By Laurie Weatherford
About 75 years ago when Aunt Carolyn was a little girl digging in the dirt in her backyard, my grandfather Rufus Weatherford would say, “Carolee, if you keep digging, you will get all the way to Chinee.” Aunt Carolyn kept digging, and she did get all the way to China. Not only China, but also Africa, Europe, South America, all of the states, and more than a hundred countries.
At 17 years of age, Aunt Carolyn received her calling to the mission field. Her church provided a scholarship for her to go to Ridgecrest, NC, and while there she was told that she could accomplish whatever God had purposed for her life.
The encouragement Aunt Carolyn received as a child and young adult is what she in turn provided to Bill, Anne and I throughout our lives. As we grew up, she always had time for us, and she encouraged us to be everything God had called us to be.
I remember all three of us staying with Aunt Carolyn when she lived in Jacksonville, Florida. During our visit, Aunt Carolyn took us to work with her. We had the opportunity to see the Women's Missionary Union (WMU) up close and personal, to see all of the different ways God used people to reach the world. While there, I remember Aunt Carolyn asking us to walk around the table to help collate a WMU mailing. Even as children, she helped us understand we could play an important part in spreading the Good News of Jesus Christ.
One spring break while I was a student at the University of Florida, my roommates and I went to Birmingham, Alabama, to visit Aunt Carolyn. During our visit, one of my roommates commented on the fact that Aunt Carolyn had a large collection of silver and china for an unmarried woman. Aunt Carolyn’s response: "So far, I have not met a man that would allow me to put God’s work completely first in my life."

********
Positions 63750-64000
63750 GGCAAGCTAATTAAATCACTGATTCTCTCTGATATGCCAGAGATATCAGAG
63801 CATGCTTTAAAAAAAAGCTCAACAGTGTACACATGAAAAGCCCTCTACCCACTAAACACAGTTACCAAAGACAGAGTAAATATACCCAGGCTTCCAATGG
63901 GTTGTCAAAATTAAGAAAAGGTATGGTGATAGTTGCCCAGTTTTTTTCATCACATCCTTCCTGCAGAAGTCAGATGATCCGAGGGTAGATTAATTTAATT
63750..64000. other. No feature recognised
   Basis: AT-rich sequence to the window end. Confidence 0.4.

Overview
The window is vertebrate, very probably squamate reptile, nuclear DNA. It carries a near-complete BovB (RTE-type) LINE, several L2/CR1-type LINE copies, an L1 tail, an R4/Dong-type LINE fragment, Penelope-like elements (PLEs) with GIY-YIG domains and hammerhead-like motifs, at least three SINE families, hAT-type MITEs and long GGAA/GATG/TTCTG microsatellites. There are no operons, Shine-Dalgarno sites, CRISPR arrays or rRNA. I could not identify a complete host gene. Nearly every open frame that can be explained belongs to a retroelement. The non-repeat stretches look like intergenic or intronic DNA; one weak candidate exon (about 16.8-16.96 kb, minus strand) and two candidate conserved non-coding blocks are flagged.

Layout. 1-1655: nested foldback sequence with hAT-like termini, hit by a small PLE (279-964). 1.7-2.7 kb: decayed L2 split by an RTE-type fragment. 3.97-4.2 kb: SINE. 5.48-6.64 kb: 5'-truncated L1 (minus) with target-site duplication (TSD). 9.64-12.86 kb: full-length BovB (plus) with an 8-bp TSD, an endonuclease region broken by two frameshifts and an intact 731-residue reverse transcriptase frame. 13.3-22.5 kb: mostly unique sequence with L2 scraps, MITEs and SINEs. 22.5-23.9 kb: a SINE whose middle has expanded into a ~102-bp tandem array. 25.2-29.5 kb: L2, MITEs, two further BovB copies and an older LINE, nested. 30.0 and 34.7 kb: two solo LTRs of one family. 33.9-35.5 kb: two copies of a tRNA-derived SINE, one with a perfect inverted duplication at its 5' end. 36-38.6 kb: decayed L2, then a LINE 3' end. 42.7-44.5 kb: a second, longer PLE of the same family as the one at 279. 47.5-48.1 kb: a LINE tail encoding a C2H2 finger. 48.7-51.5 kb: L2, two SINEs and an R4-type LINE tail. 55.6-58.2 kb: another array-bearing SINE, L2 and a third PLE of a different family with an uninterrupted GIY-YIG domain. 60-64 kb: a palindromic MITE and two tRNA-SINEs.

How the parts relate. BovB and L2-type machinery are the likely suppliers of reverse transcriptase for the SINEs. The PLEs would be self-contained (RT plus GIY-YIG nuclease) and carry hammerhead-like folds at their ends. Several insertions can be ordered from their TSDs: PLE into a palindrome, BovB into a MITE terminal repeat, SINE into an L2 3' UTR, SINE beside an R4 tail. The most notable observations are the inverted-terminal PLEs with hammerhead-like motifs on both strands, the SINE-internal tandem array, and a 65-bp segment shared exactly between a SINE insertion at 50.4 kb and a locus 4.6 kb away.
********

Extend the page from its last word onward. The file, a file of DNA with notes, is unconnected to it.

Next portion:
I had the opportunity to live with Aunt Carolyn for three years while I attended law school. I traveled with her to the Baptist World Alliance meeting in 1983, where the message was sent: “Miss Weatherford will be traveling with her adult daughter.” Afterward, my name was “changed” to “My Niece Laurie” and people would call me “My Niece”.
While Aunt Carolyn felt God had called her into international missions, it became apparent due to health concerns that her purpose was to equip others to go, since she was physically unable to go. What she perceived at the time to be a closed door for herself, turned out to be a highway of preparation, education and financial support to enable others to go.
Because Aunt Carolyn was single until she was almost 60 years old, she showed me by example that her gender did not have to be a barrier to fully living out her God-given calling. She also taught me how to be an effective leader, and more importantly, an effective encourager.
In every area of her life, Aunt Carolyn strived to do everything “as unto the Lord”. Throughout her career, she had the opportunity to encourage Christians to keep digging to their own "Chinee." Although Aunt Carolyn and my father came from a humble background, their parents equipped them with the gift of confidence and encouragement. Nothing is impossible with God.
Laurie Weatherford, niece of Carolyn Weatherford Crumpler, lives in Winter Park and is a member of Church on the Drive: A Cooperative Baptist Fellowship in Orlando. She is married to Aubrey Ducker and they have two children, Carolyn and James.